ps. look out for all my other solutions for Advent of Code challenges here.
See details of the challenge here.
Today’s input looks like this:
First, let’s read the input into a list of tuples representing the lower-upper bound ranges.
Notice that I’ve also gone through the trouble of sorting the input by the lower bounds. This way, as we iterate through the ranges we can build up an overal range where:
- the lower bound is 0
- the upper bound is the highest upper bound value we have processed so far
and where there are gaps between the current upper bound and the lower bound in the next range, those are the allowed IPs values.
eg. for my input the first 3 ranges are:
- after processing (0, 1888888) the overall range is 0–1888888
- (1888889, 1904062) forms a continuous range after 1888888, so the overall range is now 0–1904062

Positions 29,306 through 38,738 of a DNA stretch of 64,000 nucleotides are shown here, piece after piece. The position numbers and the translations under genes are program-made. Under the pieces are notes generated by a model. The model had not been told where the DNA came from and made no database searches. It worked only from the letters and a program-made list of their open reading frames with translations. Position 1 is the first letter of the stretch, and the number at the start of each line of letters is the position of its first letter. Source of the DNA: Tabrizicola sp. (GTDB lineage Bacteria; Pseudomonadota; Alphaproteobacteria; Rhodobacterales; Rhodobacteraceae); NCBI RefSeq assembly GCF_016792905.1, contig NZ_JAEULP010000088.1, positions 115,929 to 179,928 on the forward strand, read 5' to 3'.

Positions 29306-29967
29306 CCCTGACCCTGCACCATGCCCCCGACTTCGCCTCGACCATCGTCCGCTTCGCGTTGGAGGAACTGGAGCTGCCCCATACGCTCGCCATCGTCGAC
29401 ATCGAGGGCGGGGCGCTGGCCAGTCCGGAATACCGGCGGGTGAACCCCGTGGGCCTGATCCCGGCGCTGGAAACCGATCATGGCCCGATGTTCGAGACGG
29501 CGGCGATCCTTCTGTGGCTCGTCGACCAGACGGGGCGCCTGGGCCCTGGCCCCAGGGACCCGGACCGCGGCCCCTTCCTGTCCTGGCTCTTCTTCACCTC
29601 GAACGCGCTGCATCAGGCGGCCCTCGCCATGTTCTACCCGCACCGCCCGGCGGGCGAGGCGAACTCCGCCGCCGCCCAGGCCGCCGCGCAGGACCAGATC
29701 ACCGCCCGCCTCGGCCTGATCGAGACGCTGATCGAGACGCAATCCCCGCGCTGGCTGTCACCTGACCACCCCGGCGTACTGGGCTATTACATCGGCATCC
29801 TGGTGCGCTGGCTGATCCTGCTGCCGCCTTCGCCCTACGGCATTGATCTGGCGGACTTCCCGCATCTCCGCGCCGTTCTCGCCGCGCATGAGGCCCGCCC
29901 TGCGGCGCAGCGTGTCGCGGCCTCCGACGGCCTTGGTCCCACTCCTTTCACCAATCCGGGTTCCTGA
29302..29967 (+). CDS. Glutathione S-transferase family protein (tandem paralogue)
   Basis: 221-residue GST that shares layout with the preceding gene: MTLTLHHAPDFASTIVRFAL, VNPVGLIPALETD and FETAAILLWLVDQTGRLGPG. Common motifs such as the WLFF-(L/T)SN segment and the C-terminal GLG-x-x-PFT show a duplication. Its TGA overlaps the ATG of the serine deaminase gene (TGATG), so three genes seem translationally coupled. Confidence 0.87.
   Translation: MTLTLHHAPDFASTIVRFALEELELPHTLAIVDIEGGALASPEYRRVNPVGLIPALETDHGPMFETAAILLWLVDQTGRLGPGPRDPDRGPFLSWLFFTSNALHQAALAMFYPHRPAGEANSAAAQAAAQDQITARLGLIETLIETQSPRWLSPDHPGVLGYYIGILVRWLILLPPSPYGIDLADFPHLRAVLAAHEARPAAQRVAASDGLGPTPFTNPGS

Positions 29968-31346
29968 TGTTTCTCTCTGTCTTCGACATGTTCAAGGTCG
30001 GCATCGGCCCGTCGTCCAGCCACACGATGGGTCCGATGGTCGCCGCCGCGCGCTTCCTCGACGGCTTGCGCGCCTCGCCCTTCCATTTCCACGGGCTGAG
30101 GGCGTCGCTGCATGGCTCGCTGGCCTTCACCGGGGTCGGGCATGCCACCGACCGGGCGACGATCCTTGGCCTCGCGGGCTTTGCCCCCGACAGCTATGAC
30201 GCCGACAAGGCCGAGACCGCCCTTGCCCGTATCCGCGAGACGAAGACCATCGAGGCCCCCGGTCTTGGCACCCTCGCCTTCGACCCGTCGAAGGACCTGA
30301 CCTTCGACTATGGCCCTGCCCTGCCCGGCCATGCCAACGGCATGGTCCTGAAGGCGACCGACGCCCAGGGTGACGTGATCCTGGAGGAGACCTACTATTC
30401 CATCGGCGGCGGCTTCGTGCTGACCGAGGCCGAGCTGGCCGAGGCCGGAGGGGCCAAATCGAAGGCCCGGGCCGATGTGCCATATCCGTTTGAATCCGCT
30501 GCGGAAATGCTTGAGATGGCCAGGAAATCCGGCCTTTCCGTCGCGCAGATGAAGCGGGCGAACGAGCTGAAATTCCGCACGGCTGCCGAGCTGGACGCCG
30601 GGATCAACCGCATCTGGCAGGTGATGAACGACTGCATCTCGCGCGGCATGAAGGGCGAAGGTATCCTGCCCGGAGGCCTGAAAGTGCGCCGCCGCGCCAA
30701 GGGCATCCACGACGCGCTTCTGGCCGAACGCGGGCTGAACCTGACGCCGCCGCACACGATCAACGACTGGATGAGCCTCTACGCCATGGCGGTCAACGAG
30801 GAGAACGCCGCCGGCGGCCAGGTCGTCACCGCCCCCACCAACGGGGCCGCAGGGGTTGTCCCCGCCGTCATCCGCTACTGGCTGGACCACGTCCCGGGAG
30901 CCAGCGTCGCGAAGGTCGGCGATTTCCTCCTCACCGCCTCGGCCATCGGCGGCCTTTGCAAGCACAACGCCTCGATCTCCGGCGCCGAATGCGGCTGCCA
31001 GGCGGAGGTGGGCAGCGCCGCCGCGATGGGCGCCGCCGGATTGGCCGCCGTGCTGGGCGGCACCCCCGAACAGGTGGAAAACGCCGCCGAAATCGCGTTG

- (1900859, 2087697) overlaps with the overall range on the lower bound, that’s ok, the overall range is now 0–2087697
no gaps were found in the 3 ranges so far.
Suppose the next range is (2087700, 2100000), then a gap would appear and we will have 2 allowed IPs: 2087698 and 2087699.
To put that into code, here’s a findAllowedIPs function that will process all the sorted list of ranges and yield all the allowed IPs as a lazy sequence. ps. for part 2 where we need to find the no. of allowed IPs this is a O(n) solution where n is the no. of blacklist ranges.
To solve part 1, we need the first allowed IP.
let part1 = findAllowedIPs input |> Seq.head
How many IPs are allowed by the blacklist?
let part2 = findAllowedIPs input |> Seq.length